Newbies Need Not Apply
Destiny continues to embrace a more MMO-esque tone as the months go by. The game initially started as a Diablo-esque experience with guns, set in a science fantasy, post-apocalyptic setting. The missions took full advantage of Bungie’s pedigree with shooting design and mechanics that played great, but were limited in scope, with a powerful sense of repetition setting in during the endgame. Now, The Dark Below, Destiny’s first expansion, is available, and that sense of repetition is about to get even stronger.
Eris is apparently a former guardian who has been hiding from the evil alien horde known as The Hive on the moon. She’s now returned to the Last City on Earth with a set of missions for players to undertake that involve putting a halt to the reawakening of a Hive god known as Crota. That’s Bungie’s narrative rationale for bringing in some new story missions, multiplayer maps, new strikes and a new raid, as well as the expected raising of the level cap with new gear to accompany it. This is all still very much the Destiny that players know and love (or left), just even more of it. With most of these missions and strikes recommended at level 20 and above, it’s clear that all this new content is endgame stuff aimed at the people who are still playing. New players are unlikely to be able to tackle these missions until they’ve finished the campaign at least.
And that is the biggest problem with The Dark Below. Bungie had a real opportunity to address changes that need to be made to Destiny, and they didn’t. The Dark Below is more of the same with some changes made to the design to create even larger time sinks. For $20—if you didn’t buy the expansion pass—The Dark Below offers a handful of new missions and maps which endgame players are likely to breeze through in a matter of days, excepting the new raid, which obviously takes a bit of coordination since it requires six people, and there are no detailed walkthroughs to follow at this time. Like Destiny itself, The Dark Below suffers the identical problem of having finely crafted shooting moments courtesy of Bungie’s expertise, that are punctuations in long, repetitive grinds courtesy of Bungie’s inexperience with keeping players engaged for long periods of time. Bungie has overhauled the base game itself in anticipation of this new DLC, and the result is new systems that allow players upgrade exotic gear (the highest tier of equipment) to keep it competitive with the new gear that has better maximum stats. Of course, either getting new gear or upgrading existing exotics means the stats are set at zero, meaning—you guessed it—time to grind to get those stats up. The grinding itself hasn’t changed, players either replay Strike missions over and over again, or go hunting through the various planets on “patrol mode” hunting up resources or participating in public events.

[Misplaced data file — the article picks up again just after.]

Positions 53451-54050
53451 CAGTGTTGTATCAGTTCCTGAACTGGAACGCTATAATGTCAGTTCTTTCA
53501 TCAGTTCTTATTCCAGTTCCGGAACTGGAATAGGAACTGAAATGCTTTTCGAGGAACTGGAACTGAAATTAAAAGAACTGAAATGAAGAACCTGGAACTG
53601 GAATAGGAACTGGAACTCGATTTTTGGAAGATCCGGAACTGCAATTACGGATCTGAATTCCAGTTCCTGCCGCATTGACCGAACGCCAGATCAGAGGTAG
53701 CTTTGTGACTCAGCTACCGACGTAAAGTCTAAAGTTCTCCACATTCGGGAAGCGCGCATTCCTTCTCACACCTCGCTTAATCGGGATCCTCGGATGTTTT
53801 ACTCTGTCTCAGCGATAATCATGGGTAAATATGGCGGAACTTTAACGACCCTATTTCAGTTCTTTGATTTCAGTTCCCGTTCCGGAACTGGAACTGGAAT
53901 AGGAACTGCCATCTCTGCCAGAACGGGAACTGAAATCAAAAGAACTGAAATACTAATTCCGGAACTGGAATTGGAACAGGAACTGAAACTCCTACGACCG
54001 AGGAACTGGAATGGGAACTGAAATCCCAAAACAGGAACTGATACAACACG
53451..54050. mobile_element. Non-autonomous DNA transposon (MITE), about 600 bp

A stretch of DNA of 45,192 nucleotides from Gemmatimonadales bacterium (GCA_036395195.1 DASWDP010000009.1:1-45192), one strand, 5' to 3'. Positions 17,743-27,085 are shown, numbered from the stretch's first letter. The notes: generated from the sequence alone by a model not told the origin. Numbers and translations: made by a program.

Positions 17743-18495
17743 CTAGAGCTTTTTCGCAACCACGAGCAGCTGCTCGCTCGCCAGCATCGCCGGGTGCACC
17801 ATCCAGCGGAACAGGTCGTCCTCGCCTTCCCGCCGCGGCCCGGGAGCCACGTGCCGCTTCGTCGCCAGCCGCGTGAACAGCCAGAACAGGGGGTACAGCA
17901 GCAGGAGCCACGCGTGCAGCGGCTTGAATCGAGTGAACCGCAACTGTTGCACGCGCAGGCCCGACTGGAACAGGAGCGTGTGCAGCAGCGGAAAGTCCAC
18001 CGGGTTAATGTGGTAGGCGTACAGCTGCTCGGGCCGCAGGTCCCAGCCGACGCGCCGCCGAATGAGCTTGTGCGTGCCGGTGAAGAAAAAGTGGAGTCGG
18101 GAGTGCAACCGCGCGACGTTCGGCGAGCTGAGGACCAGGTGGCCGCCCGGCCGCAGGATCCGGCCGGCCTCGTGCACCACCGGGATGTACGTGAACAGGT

This problem of great shooting married to too much mission/resource grinding is the Achilles heel of the PvE and co-op component of Destiny. People that are focused only on PvP death matches and are probably entirely unaware of these issues. Outside of competitive multiplayer, there are problems with the design of the game and the philosophy of player retention. Bungie failed to capitalize on changing the direction of the game with this expansion, opting instead to tweak some cosmetic criticisms, like a more direct story, rather than address the grind that often made players decide to quit playing once the story missions were complete.
In some ways, Bungie could take some notes from Square Enix of all. Naoki Yoshida, the head Final Fantasy XIV’s miraculous turn-around, has seriously addressed many of the harsh criticisms leveled at the original release of FFXIV, and done so with many substantial updates, which, until now, have been free. Bungie, on the other hand, has been subjected to fans that praise the shooting of Destiny but complain about the demanding and unimaginative grinding requirements, and put out an expansion with even more grinding for $20. The missions themselves, especially with friends, play brilliantly, and once again show off Bungie at its best, crafting engaging shooting experiences, but then ask players to do those missions over and over again until the repetition kills any affection players might have had.
In the end, The Dark Below is just More Of The Same, which will be good for hardcore fans of Destiny that have accepted the game for what it is, but will be a disappointing for those that had hoped the game would change its direction. For $20, you get a handful of missions that play brilliantly, but end quickly, leaving you with new gear and several new hamster wheels to run until the next expansion comes out. If Destiny was merely your “poker night” excuse to get together with friends, virtually hang out, socialize and shoot things, The Dark Below will add a new but small wrinkle to your sessions. If you were hoping this would fix the repetitiveness that set in after the endgame, it actually makes it worse.